8.3.2 Dorr’s critical assessment after 100 years

Back to 8.3.1

Unit 8 Contents

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I have quoted from Dorr’s book, Option for the Poor: A Hundred Years of Catholic Social Teaching, at a few points, especially in Unit 4 on working life.  This was in connection with his interpretation of what John Paul II said in Laborem Exercens about ‘solidarity’.  Dorr argued that the Pope saw this concept as giving a basis for participating in social conflict in a way that retains fundamental commitment to the common good (4.3.4).

Donal Dorr is an Irish missionary priest who has worked in Brazil and several African countries, as well as Ireland, and has taught and written on a range of topics.  He is an insightful reader and a sympathetic critic of CST.

You are asked to read the final chapter from Option for the Poor (2nd ed. 1992). This is accessible at Dorr’s website (May 2014), as a Word document (and with different pagination from the book).  Before you read it, you might wish to find out a bit more about his work – see www.donaldorr.com.

When reading Dorr’s ‘Evaluation’, focus attention on the topics we have looked at in this module.  Dorr of course mentions other issues too that can be studied in Module B.

Near the start of the chapter, he makes clear that he sees an encyclical issued by Pope John XXIII in 1961, Mater et Magistra, as especially significant in CST’s development, in that it marked a shift in where CST fitted into the context of wider debate.  In this module we have given almost no attention to Mater et Magistra, although in Unit 2 we did note its advocacy of ‘See, judge, act’.  In Unit 7, we focused on Pope John XXIII’s second social encyclical, Pacem in Terris.  Perhaps it makes sense to characterize Mater et Magistra as the forerunner of the momentous development in CST dubbed the ‘Catholic human rights revolution’, even though it is Pacem in Terris and Dignitatis Humanae that together directly represent this.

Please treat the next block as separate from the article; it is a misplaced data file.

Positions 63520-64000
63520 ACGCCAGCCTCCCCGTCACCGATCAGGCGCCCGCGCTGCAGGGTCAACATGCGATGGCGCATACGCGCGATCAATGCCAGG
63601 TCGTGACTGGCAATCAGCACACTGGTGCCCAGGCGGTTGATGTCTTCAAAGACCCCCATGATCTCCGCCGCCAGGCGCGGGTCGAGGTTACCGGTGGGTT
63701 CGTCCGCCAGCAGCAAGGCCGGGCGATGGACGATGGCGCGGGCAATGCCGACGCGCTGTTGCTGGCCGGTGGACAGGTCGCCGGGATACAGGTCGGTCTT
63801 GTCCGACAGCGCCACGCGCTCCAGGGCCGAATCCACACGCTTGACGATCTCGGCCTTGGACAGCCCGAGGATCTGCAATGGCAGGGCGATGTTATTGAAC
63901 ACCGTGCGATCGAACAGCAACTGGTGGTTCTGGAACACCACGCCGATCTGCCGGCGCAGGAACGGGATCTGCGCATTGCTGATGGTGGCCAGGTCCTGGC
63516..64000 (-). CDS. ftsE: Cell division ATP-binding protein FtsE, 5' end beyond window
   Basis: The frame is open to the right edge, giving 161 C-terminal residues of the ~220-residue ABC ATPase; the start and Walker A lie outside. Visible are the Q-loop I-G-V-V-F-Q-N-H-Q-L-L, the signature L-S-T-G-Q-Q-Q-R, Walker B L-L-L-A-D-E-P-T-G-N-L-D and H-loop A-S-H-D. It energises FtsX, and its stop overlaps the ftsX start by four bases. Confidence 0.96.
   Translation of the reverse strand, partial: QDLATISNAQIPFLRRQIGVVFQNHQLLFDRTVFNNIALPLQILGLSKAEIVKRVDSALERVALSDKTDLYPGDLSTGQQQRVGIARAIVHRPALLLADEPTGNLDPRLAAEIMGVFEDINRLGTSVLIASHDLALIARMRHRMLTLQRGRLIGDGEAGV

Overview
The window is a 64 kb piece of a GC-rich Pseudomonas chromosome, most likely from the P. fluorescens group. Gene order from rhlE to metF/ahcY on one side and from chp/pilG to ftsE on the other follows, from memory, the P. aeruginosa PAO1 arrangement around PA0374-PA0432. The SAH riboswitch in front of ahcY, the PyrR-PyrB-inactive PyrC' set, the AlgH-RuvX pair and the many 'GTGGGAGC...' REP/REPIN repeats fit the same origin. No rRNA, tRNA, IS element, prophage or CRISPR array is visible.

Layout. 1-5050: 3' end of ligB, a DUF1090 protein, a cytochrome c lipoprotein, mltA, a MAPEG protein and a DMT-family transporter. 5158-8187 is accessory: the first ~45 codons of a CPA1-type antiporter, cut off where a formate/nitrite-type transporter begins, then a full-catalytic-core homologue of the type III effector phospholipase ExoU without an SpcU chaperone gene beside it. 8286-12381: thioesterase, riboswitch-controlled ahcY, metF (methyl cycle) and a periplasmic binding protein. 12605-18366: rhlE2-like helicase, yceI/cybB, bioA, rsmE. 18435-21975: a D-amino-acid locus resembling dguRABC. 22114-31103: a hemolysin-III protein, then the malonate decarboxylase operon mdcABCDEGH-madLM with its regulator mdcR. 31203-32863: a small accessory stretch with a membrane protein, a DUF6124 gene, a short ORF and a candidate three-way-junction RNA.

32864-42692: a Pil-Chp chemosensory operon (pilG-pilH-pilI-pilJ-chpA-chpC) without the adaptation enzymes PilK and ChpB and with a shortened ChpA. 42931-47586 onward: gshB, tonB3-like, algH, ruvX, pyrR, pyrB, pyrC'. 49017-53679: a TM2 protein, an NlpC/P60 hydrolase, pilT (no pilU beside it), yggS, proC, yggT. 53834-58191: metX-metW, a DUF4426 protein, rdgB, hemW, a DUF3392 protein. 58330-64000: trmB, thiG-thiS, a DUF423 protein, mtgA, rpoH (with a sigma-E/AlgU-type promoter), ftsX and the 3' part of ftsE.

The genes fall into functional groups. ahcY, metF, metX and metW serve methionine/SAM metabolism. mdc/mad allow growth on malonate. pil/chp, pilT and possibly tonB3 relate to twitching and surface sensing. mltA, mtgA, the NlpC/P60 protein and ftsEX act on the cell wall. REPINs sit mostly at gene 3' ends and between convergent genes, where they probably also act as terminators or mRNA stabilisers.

In the second half of the chapter, Dorr suggests several strengths and weaknesses of the tradition of CST, as this stood in the early 1990s, after Centesimus Annus.

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Reading (29pp)

D. Dorr, Option for the Poor: One Hundred Years of Catholic Social Teaching (2nd ed.), Chapter 14, ‘Evaluation’

This link accesses a Word document in which the chapter has different pagination from the book (in which it is pp. 352-380).

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Reflection

Dorr suggests seven strengths and nine weaknesses of CST (pp. 366-77 in book; pp. 10-17 on-line).

Writing in the early 1990s, Dorr presents as the first weakness of CST, that it “has not yet become sufficiently ecological in scope” (p. 369 in book; p. 12 on-line).

Of the specific topics we have looked at in units 3 to 7, CST has developed further on ecology than on the others over the past 25 years, although (as we saw in Unit 3) there is not yet an encyclical that addresses this as its main topic.  We looked at various statements issued since Dorr wrote, including Pope Benedict XVI’s 2010 World Peace Day message, ‘If you want to cultivate peace, protect creation’.

In light of these, do you think that this particular criticism that Dorr makes is applicable now?

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EXERCISE

Following on from that reflection, spend a few minutes forming your own view on Dorr’s proposed strengths and weaknesses. In the light of your study, do you agree with his assessment?  In what ways do you disagree with it?  Why?

This exercise is preparation for discussion at the end of the unit, so make notes of your responses.

Moving beyond Dorr’s suggestions, what do you think are CST’s strengths and weaknesses in each of the areas of human living this module has covered:

  • ecology
  • work and rest
  • business and economics
  • family life
  • duties and rights?

These are wide-ranging questions and therefore are not easy. The way they are framed is not meant to imply that you should be able to come up with a balance of strengths and weaknesses. Rather, they are asking for your informed assessment, whatever this is.

In light of the thinking they provoke, are there ways in which you think CST needs to develop further in these areas?

We shall return to these questions in the context of the ‘Review and discussion of Unit 8’ (8.4.3).

(There is no ‘response’ to this exercise.)

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End of 8.3.2

Go to 8.3.3 Justice for women: the “biggest lacuna” in CST?

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